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Quantity Time Doesn’t Help Our Kids
by Jonathan McKee
4/4/2015

The more time I “hang” with my kids, the better… right?

I guess that depends. Define “hang.”

  • Silently sitting and watching TV together?
  • Dragging our kids on errands with us?
  • Sitting at the dinner table together while Mom and Dad argue about bills?

As much as we’d like to believe that “quantity time” in itself will pay off, a fascinating new study out of the Journal of Marriage and Family contends mere quantity time isn’t enough. In fact, the study reveals the amount of time parents spend with their kids between 3 and 11 has virtually no relationship to how children turn out. Remarkably, the study found “one key instance when parent time can be particularly harmful to children—when parents, mothers in particular, are stressed, sleep-deprived, guilty and anxious.”


Hold the phone! Does this mean we shouldn’t “hang” with our kids?

JONATHAN'S BLOG: Today's Teens and Their Tech
Last week Pew Research’s Amanda Lenhart released their brand new report on Teens, Social Media and Technology, providing us with the newest data on how many kids are actually online, engaging in social media, and using mobile devices.

Any parent or adult who has connection with today’s teens already knows the answer to that question: all of them are!

Well… pretty close.

The report provides a pretty accurate breakdown of what tech teens own and have access to. Here’s a glimpse:

Of today’s American teens, 13-17-year-olds…




  • 73% have smartphones

  • 15% only have a basic mobile phone

  • African American teens are the most likely of any racial or ethnic group to have access to a smartphone, with 85% of them reporting smartphone ownership.

  • 87% have access to a desktop or laptop computer

  • 58% have access to a tablet

  • 81% have access to a game console such as Playstation, Xbox or Wii (91% of boys, 70% of girls) (and Nielsen just released their report on how many stream video and explore the internet from these systems)

  • 91% use the internet on a mobile device

  • 92% report going online daily

  • 56% going online just once a day

  • Just 11% use anonymous apps and sites like Yik Yak or Ask.FM


Do I buy into these numbers?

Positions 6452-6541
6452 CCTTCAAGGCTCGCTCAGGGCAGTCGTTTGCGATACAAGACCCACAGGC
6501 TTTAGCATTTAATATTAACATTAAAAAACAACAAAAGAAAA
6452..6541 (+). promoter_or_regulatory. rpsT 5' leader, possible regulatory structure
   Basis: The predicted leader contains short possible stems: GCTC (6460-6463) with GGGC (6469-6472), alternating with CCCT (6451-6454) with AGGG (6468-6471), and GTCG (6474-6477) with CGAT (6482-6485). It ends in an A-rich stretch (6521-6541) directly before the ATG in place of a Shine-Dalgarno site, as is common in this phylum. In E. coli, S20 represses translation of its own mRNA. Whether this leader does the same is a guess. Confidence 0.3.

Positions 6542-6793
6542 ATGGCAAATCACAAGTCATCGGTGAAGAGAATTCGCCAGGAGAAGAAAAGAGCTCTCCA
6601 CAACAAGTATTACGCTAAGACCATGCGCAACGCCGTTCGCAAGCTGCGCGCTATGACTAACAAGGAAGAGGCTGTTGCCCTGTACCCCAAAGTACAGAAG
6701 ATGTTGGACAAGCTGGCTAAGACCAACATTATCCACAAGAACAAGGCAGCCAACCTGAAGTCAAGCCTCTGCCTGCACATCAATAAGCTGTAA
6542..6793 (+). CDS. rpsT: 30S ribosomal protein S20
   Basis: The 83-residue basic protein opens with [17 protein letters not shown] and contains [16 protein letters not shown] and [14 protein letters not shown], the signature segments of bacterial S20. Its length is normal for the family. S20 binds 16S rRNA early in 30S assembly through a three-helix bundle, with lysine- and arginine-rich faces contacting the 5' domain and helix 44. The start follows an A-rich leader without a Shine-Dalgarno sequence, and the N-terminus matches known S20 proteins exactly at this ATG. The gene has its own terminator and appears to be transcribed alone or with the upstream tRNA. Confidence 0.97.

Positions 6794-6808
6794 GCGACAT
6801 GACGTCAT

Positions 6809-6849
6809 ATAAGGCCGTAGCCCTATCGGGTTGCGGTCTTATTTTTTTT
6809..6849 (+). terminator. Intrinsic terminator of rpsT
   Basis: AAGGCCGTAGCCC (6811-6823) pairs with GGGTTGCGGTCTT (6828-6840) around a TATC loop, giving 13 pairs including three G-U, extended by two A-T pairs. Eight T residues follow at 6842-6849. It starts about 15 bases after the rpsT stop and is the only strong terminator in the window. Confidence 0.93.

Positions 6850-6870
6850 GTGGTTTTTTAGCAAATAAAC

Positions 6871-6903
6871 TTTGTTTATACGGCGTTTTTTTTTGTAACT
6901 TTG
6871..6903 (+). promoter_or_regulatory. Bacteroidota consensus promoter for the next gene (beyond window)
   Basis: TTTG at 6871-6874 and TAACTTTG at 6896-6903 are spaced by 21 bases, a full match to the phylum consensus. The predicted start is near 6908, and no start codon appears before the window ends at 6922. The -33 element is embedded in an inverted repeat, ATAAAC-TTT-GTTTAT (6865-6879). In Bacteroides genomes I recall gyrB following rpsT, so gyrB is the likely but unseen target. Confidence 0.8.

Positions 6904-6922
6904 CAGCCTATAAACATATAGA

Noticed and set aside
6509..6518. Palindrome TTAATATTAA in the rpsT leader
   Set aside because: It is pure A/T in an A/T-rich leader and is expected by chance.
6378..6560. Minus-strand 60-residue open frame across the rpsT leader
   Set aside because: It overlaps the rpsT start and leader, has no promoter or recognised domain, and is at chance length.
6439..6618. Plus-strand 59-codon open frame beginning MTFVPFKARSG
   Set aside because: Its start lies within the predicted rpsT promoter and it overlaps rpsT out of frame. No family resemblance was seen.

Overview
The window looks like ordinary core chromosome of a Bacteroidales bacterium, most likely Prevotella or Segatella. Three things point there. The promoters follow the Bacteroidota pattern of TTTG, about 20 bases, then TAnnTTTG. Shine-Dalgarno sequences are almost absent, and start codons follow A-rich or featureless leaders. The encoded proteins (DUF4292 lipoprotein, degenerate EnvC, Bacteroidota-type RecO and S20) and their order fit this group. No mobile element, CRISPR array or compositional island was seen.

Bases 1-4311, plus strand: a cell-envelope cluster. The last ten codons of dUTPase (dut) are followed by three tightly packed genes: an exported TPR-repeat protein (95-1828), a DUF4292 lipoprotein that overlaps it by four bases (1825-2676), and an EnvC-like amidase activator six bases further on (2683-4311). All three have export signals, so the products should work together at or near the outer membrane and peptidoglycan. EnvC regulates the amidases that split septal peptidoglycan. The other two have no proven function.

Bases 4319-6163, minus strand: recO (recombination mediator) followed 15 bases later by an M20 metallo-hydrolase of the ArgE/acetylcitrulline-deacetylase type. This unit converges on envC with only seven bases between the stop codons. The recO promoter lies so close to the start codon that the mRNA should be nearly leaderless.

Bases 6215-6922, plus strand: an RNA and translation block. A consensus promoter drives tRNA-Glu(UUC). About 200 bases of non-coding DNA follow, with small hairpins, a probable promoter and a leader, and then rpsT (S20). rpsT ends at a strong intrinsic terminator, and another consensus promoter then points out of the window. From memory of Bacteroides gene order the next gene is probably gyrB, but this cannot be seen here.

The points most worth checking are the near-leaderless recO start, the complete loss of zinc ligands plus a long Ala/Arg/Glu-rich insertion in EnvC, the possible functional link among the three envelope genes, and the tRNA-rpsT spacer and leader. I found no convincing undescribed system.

Short answer—yes.

As a guy who looks at these numbers a lot, the first number I noticed was the 73% of American teens 13-17 owning smartphones. I’m used to Nielson’s numbers, which most recently revealed 80% of 14-17-year-olds owning a smartphone (the numbers grow even bigger for Gen Y). So could that 7% difference be because Pew’s numbers include 13-year-olds? Maybe. But Pew’s numbers often tend to be a little lower than Nielsen’s. Either way, these numbers are close.

Some people also might be taken back when Pew Research claims Facebook is the number one social media platform teens use, with 71% of teens saying they use it. Most of us in contacts with teens have all heard them “trashtalk” Facebook as a stalking-ground for spying parents. We probably see Snapchat and Instagram as being more prominent in teens’ lives today. So is Pew Research wrong here?

I find that today’s teens indeed like Snapchat and Insta better than Facebook, but they haven’t totally disconnected with Facebook yet. Other surveys, such as last year’s Niche survey of the graduating class of 2014 actually uncovered similar findings to Pew Research: Facebook still reigned for the most daily users, but Instagram won as garnering the “most engaged users.” Apps like YouTube, Snapchat, Twitter, Pandora and Netflix also ranked up there. (If you have trouble keeping up with all these apps and social media platforms, here’s a nice guide from Common Sense Media, or my post on Keeping Social Media Safe, or the nice workbook Doug Fields and I developed for parents, Should I Just Smash My Kid’s Phone?)

So if your kid says, “Mom, no one is on Facebook anymore.” Don’t argue; just smile and nod. Then, as you engage in frequent media conversations with your kids, observe for yourself. Don’t be surprised if teen “perception” isn’t the same as “reality”. (In fact, Stanford released an interesting study earlier this year revealing the same to be true about peer pressure.)

Regardless, these numbers about teens and their tech reveal that the overwhelming majority of young people today have easy access to mobile tech, the Internet and social media. The questions adults need to ask is… what are they gleaning from all this screen time? (a topic I talked about in detail in this recent TV interview- Part I in the series)

Hmmmmmmm.img class="alignright size-medium wp-image-8836" src="http://www.JonathanMcKeeWrites.com/wp-content/uploads/More-Than-Just-The-Talk-620-220x300.jpg" alt="More-Than-Just-The-Talk-620" width="220" height="300" />

JONATHAN IS THE AUTHOR OF OVER A DOZEN BOOKS ABOUT CONNECTING WITH TEENAGERS LIKE THE BRAND NEW MORE THAN JUST THE TALK, AND SHOULD I JUST SMASH MY KID’S PHONE? BRING JONATHAN TO YOUR CITY TO TEACH A PARENTING WORKSHOP ON THIS SUBJECT!
I WANT TO READ MORE
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Teens, Social Media and Tech-- Pew's brand new report
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